We have been retired for three years now and have our pension invested through our financial adviser. We have been paying his fees on a monthly basis during this time.
Yesterday we received a letter from him saying he wanted his fees paying upfront in a lump sum almost immediately. We feel uneasy at this as it is £10,000.
Is it compulsory for us to do this or do we have a choice?
I rang him to ask why this was happening and he said our capital had dropped – we recently took out a lump sum to fund our new home – and because markets were buoyant at the moment it would be a good idea. We are still not sure this is OK and ask your opinion.
Fees upfront: Adviser sent demand for an immediate £10k to couple who have previously paid monthly (Stock image)
Jenni Allen, Managing Director of Which? Money, replies: You’re right to be wary of a sudden change to your fees, especially as your financial adviser is asking for a substantial amount.
It is also worth noting that unless you have a substantial amount invested, the fee does seem very high.
Whether or not you can refuse these changes depends on what you originally agreed with your financial adviser and whether the fees are related to services you’ve already received or future services.
Before any changes can be made to how you pay your fees, it should be discussed with you as the client before you are asked to sign a new client document.
Under Financial Conduct Authority rules financial advisers are required to disclose charging structures and any changes in writing before the advice process starts.
Wealth Check is This is Money’s new series focusing on those with larger sums of money to manage or invest.
It will look at what people need to consider for lifetime savings and investment pots, inheritances, business sales and other big money life events.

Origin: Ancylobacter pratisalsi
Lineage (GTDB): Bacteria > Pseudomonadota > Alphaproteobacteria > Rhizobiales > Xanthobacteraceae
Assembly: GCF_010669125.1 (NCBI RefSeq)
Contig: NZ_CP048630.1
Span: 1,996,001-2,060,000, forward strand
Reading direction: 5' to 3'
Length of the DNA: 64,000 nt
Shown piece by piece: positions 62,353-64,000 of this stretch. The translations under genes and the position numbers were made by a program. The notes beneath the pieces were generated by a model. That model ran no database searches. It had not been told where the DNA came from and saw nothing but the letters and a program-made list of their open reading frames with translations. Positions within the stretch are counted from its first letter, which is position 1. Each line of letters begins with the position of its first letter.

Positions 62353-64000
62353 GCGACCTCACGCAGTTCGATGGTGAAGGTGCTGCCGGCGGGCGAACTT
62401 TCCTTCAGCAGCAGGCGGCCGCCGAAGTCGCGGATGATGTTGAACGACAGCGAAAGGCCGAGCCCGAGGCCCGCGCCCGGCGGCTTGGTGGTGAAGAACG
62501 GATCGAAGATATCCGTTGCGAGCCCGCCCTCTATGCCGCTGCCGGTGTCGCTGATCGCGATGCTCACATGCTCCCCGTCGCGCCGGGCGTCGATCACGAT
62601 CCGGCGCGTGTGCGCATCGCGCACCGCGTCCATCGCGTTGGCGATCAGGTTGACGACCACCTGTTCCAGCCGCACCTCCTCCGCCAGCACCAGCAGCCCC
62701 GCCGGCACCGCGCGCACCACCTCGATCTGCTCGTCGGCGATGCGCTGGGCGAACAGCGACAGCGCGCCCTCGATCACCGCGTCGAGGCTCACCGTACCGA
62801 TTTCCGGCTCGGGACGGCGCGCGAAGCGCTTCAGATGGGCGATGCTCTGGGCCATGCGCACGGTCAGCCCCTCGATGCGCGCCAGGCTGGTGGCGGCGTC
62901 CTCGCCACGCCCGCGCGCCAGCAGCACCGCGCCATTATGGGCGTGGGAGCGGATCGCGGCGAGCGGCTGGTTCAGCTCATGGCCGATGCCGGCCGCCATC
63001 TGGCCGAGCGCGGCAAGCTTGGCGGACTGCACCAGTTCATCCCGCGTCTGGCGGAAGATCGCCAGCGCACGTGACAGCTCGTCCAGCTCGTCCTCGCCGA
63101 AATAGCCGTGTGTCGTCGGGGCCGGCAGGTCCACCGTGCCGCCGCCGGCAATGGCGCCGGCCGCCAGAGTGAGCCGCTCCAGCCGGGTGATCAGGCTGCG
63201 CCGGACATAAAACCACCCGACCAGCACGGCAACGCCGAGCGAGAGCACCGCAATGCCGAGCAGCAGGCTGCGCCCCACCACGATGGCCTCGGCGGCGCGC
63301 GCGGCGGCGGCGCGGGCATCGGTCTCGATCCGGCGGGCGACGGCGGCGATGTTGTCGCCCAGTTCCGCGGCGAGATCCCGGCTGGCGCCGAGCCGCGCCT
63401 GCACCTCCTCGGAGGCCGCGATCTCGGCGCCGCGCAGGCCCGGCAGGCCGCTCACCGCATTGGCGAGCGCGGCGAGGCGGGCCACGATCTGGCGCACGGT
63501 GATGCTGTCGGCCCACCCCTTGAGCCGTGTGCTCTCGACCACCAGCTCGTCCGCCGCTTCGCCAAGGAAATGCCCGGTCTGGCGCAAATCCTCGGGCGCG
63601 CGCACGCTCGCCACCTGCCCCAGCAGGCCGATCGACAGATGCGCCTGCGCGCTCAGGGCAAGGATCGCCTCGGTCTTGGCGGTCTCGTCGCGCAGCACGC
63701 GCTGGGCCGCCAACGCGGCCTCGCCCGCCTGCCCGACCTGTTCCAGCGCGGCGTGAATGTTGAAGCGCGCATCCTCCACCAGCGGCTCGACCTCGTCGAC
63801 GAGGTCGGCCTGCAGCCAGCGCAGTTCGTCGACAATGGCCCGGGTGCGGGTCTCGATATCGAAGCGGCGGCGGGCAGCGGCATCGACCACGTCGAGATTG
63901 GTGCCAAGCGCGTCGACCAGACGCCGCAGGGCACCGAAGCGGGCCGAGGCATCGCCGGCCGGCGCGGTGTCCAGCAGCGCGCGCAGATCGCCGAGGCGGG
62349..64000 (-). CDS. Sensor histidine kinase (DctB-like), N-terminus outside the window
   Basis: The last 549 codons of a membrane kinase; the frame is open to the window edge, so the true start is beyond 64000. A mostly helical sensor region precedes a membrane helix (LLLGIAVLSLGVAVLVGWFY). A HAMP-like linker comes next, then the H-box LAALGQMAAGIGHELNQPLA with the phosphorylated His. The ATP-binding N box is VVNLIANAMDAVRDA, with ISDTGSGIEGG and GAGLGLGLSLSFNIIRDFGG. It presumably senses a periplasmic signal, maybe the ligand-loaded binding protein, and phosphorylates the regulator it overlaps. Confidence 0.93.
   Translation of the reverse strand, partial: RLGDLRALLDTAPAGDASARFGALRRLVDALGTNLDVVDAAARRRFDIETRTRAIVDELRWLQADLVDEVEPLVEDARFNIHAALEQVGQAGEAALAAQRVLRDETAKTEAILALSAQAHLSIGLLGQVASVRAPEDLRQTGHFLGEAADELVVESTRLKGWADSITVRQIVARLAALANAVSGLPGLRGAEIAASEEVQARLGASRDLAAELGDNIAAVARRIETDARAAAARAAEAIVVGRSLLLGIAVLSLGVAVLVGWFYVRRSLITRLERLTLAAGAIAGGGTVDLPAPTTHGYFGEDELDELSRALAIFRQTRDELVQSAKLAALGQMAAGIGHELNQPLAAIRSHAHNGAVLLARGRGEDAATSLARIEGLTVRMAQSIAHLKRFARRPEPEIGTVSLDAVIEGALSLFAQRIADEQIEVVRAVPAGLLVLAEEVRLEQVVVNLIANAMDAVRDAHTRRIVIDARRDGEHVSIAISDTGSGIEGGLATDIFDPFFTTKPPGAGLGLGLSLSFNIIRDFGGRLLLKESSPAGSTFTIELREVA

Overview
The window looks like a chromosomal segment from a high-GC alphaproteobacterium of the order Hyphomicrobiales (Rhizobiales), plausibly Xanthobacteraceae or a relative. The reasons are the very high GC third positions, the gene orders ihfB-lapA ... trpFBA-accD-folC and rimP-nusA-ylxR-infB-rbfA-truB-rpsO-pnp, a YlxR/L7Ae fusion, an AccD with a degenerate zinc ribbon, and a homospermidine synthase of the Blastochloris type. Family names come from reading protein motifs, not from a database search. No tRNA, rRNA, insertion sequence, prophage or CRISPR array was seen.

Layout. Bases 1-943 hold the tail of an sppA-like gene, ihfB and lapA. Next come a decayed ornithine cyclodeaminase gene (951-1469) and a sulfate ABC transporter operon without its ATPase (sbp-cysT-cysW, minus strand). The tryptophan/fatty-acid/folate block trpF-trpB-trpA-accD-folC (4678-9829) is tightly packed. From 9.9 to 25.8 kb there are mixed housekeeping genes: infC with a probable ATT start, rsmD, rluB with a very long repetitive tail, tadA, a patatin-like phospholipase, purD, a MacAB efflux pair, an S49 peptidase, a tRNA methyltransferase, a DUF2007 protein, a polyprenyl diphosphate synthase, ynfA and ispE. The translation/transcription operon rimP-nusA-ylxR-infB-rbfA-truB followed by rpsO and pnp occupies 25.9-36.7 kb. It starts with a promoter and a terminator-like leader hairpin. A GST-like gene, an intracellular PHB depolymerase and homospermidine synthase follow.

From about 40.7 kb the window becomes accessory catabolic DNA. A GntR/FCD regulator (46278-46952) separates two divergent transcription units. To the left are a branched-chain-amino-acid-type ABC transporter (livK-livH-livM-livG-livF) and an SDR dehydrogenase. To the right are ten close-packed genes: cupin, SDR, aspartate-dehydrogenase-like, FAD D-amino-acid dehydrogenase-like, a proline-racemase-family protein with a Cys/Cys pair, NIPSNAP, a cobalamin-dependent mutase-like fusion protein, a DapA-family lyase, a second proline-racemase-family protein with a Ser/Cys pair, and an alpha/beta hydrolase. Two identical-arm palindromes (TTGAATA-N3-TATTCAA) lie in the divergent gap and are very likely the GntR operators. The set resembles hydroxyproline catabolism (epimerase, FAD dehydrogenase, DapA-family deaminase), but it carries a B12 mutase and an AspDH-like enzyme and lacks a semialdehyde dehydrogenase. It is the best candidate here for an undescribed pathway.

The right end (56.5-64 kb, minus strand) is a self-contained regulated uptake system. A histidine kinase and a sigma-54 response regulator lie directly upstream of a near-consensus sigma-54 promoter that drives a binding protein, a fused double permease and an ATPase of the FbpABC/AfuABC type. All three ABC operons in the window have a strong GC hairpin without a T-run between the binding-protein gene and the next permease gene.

As part of it, we will get professionals to answer your questions.
If you have a question that you want answering send it to [email protected] with Wealth Check in the subject field.
The reasons behind the sudden change to how you are charged could be valid, but this depends on how you usually would pay your fees.
As your investment has dropped it could be detrimental to continue withdrawing the fee from the fund. However, if you usually pay client fees from your bank account, the request for a large amount does raise questions about the firm’s cash flow.
While it is not unusual to demand a lump sum fee, it could be inferred that the firm is in need of a cash injection.
An honest conversation with your financial adviser could help you to reassure you or raise any potential red flags about their financial position.
If you are unhappy with your adviser, it is possible to cancel your agreement. However, if the fee is for services you have already received, it will still be payable.
In general, people should know the following about financial adviser fees:
1) There are three main ways financial advisers charge for their services.
* Flat Fee: A one-off charge that covers everything for a specific service, for example creating a retirement plan. You could be charged an initial fee, then a flat fee annually.
* Hourly Fee: Usually rates range from £50 to £250 an hour for financial advice, depending on an adviser’s experience.
* Percentage of assets: You will be charged an initial fee ranging from 1 per cent to 3 per cent and an on-going charge between 0.25 per cent and 1 per cent. This will be taken directly from your fund.
2) Always ask your adviser exactly how much is being taken from your pension every year in fees.
Make sure you ask about performance charges and who pays transaction costs.